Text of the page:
A UV-sensitive syndrome patient with a specific CSA mutation reveals separable roles for CSA in response to UV and oxidative DNA damage.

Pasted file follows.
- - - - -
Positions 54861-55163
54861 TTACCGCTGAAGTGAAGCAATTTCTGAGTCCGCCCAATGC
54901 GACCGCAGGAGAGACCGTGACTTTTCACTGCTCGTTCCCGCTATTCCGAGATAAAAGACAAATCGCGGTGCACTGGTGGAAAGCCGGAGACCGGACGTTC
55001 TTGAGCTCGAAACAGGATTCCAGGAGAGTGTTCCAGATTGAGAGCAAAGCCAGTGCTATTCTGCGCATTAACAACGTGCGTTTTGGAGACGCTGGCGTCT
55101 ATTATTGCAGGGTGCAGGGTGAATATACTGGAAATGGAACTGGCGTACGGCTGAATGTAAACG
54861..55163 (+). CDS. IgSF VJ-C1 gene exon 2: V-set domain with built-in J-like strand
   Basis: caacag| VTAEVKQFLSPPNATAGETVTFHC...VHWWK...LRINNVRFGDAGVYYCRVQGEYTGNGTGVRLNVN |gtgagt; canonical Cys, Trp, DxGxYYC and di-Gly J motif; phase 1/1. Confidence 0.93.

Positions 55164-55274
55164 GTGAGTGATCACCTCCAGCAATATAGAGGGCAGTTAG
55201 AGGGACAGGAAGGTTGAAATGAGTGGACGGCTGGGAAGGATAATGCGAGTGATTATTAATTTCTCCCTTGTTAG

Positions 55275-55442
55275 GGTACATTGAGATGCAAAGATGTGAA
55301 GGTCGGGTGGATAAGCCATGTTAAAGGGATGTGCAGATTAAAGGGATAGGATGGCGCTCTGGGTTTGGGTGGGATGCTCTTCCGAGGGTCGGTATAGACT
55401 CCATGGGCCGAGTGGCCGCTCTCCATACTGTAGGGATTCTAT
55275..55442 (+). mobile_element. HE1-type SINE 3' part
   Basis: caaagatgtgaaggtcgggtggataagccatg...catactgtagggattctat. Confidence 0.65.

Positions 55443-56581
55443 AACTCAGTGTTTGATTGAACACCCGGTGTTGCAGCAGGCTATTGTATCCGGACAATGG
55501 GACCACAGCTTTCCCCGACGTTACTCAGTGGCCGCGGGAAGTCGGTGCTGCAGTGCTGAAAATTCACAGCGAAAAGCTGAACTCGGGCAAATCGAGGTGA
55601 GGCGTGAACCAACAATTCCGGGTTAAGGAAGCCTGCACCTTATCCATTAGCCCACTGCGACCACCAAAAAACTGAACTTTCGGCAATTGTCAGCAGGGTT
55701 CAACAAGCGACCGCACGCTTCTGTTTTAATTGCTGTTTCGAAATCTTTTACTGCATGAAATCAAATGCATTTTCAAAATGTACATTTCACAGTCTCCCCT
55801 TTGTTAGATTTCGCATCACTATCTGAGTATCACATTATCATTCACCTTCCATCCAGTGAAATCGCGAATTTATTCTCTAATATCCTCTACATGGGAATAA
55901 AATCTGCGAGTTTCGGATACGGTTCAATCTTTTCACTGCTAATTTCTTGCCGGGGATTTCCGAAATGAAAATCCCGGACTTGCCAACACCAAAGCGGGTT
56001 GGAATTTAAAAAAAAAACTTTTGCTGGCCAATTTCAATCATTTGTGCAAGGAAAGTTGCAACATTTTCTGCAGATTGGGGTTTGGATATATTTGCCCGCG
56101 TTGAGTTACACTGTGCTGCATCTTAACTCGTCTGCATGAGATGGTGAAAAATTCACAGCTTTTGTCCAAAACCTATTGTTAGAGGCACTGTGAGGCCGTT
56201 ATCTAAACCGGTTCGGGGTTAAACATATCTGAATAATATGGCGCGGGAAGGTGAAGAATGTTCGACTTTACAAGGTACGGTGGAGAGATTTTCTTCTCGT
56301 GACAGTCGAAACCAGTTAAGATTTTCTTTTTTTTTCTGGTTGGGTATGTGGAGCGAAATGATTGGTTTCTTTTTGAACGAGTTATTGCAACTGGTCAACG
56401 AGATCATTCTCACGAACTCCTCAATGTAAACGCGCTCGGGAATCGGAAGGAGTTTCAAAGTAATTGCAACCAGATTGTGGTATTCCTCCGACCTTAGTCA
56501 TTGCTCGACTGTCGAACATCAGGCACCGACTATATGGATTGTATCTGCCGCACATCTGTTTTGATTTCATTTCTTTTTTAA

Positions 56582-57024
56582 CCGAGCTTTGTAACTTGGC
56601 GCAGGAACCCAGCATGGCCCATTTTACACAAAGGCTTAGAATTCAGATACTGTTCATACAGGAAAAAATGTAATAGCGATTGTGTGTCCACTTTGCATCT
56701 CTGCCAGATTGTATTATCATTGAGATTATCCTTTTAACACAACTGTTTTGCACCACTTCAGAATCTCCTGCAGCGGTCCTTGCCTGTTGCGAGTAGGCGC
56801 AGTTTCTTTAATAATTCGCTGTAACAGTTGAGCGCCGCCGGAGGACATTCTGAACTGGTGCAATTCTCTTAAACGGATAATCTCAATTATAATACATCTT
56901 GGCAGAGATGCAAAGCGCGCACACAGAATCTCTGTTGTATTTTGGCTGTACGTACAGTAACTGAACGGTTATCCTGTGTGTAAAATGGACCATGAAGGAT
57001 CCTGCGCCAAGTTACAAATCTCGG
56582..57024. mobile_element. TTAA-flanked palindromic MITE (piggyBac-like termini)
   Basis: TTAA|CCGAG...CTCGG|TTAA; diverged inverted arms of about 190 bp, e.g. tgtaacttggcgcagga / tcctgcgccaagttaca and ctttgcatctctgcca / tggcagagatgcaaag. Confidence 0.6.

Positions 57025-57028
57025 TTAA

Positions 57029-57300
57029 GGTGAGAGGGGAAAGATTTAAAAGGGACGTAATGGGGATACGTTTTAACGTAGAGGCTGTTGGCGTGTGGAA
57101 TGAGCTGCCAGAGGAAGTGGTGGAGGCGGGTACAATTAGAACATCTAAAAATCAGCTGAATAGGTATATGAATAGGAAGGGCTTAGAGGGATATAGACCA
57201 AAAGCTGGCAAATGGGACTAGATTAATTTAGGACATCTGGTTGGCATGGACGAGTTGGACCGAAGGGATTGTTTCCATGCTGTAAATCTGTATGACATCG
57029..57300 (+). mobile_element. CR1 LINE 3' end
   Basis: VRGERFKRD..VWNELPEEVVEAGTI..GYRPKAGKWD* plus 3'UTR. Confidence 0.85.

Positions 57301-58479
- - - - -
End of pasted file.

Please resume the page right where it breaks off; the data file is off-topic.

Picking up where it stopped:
UV-sensitive syndrome (UV(S)S) is a recently-identified autosomal recessive disorder characterized by mild cutaneous symptoms and defective transcription-coupled repair (TC-NER), the subpathway of nucleotide excision repair (NER) that rapidly removes damage that can block progression of the transcription machinery in actively-transcribed regions of DNA. Cockayne syndrome (CS) is another genetic disorder with sun sensitivity and defective TC-NER, caused by mutations in the CSA or CSB genes. The clinical hallmarks of CS include neurological/developmental abnormalities and premature aging. UV(S)S is genetically heterogeneous, in that it appears in individuals with mutations in CSB or in a still-unidentified gene. We report the identification of a UV(S)S patient (UV(S)S1VI) with a novel mutation in the CSA gene (p.trp361cys) that confers hypersensitivity to UV light, but not to inducers of oxidative damage that are notably cytotoxic in cells from CS patients. The defect in UV(S)S1VI cells is corrected by expression of the WT CSA gene. Expression of the p.trp361cys-mutated CSA cDNA increases the resistance of cells from a CS-A patient to oxidative stress, but does not correct their UV hypersensitivity. These findings imply that some mutations in the CSA gene may interfere with the TC-NER-dependent removal of UV-induced damage without affecting its role in the oxidative stress response. The differential sensitivity toward oxidative stress might explain the difference between the range and severity of symptoms in CS and the mild manifestations in UV(s)S patients that are limited to skin photosensitivity without precocious aging or neurodegeneration.